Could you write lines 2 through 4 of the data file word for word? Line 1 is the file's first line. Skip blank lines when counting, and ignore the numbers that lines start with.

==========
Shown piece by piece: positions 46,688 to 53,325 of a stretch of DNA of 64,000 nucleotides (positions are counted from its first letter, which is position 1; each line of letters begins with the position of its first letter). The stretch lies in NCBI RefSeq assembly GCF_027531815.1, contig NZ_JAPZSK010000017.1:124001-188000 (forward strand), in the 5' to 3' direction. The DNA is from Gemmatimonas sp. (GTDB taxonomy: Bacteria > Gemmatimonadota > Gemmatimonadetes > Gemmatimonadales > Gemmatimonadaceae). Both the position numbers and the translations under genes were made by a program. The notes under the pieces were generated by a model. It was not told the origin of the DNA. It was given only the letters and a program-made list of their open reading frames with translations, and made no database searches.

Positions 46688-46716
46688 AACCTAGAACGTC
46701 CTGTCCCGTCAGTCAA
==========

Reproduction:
Positions 46688-46716
46688 AACCTAGAACGTC
46701 CTGTCCCGTCAGTCAA